Not content with having their fifteen minutes of fame in last seasons FA Cup by reaching the first round proper and drawing the relative giants of Millwall, this season they have exceeded everyone's wildest expectations by eliminating York City, the oldest team in the League and the current League One leaders.

Now, they're off to Anfield for a fourth round tie with Liverpool.

Having someone we "know"'s small non-league outfit go on a Cup run such as this has been brilliant, and I found myself cheering loudly during goal flashes from West Leigh Park last night. It's easy to be a vicarious supporter of underdogs in Cup competitions; the fact one of our own is involved ups the ante several-fold.

An upset will be the longest odds seen in football for years, but I sincerely hope the players and fans have a bloody marvellous trip to Anfield and put up a great show. If they beat the five times European Cup winners, they should stop the tournament then and give them the trophy.

*insert "magic of the Cup" cliches here*

Anyway, predictions ahoy:

Birmingham 0-2 Chelsea
Blackburn 2-1 Middlesbrough
Fulham 1-1 Arsenal
Newcastle 3-0 Bolton
Portsmouth 2-0 Derby
Reading 1-3 Man Utd
Tottenham 2-0 Sunderland
Man City 1-1 West Ham
Wigan Athletic 0-1 Everton
Liverpool 2-1 Aston Villa

and let's have some wildcards from La Liga (there's a proper exciting league. Seven points separates Valencia in 7th with Osasuna in 18th).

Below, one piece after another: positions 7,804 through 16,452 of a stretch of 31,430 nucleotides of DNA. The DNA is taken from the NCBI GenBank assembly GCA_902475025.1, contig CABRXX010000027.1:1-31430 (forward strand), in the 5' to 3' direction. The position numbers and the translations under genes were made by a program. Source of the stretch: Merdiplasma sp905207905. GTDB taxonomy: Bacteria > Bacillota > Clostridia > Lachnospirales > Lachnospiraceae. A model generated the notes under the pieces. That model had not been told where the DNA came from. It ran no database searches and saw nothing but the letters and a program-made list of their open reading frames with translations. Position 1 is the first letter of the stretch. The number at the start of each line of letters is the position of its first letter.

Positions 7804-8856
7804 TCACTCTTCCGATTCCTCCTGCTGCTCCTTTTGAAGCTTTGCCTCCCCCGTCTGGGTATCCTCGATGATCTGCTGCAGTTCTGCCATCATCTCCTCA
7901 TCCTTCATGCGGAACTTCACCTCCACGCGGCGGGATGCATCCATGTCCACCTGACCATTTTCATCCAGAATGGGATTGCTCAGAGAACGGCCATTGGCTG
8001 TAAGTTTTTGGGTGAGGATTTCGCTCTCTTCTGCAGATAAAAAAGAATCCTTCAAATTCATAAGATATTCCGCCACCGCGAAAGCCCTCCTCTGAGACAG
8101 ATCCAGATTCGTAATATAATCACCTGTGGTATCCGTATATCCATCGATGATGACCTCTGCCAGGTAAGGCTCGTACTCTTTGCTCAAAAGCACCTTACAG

Atletico Madrid 1-1 Real Madrid
Real Zaragoza 2-1 Murcia
Valladolid 1-1 Espanyol

Wednesday, January 16, 2008

Kevin Keegan for Newcastle (vs Queens Park Rangers), 28 August 1982

I see that Kevin Keegan's Soccer Circus ("A unique and exciting visitor attraction for the whole family...[aiming to] engage visitors in a series of fun challenges culminating in an incredible final game, kicking footballs in a fully automated, fully themed football shooting range.") is opening a new branch just south of the border then.

I think the Newcastle Utd official website puts it best:

"Breaking News: King Kev To Make Toon Return

Geordie messiah Keegan to be unveiled as new United manager."

Messiah, no less. No excitement or expectation there then.

Would they be getting so excited if Gerrard Houllier had been named? I don't think so.

If Alan Shearer is named as his assistant, I don't think there will be a dry eye in the house.

Brilliant news for the general entertainment value of the Premier League.... the quality of post-match interviews with the manager will definitely improve anyway.

Great news.

Thursday, January 10, 2008

Gary MacDonald for Oldham Athletic (v Everton), 5 January 2008

So, we've taken our winter break and we're back refreshed and raring to go.



I've updated the tables, though! If there was money on this, the bookies would have paid out on Shane already....

Arsenal 2-0 Birmingham
Aston Villa 2-1 Reading
Chelsea 1-1 Tottenham
Derby 1-0 Wigan
Everton 2-1 Man City
Man Utd 2-0 Newcastle
Middlesbrough 0-0 Liverpool
West Ham 2-0 Fulham
Bolton 1-1 Blackburn
Sunderland 1-1 Portsmouth

and it's the Scottish Cup! Really, it is!

Cove Rangers 0-2 Ross County
Hearts 2-1 Motherwell
Morton 1-2 Gretna

Wednesday, January 09, 2008

Sam Allardyce (for Bolton Wanderers) vs York City, 26th October 1974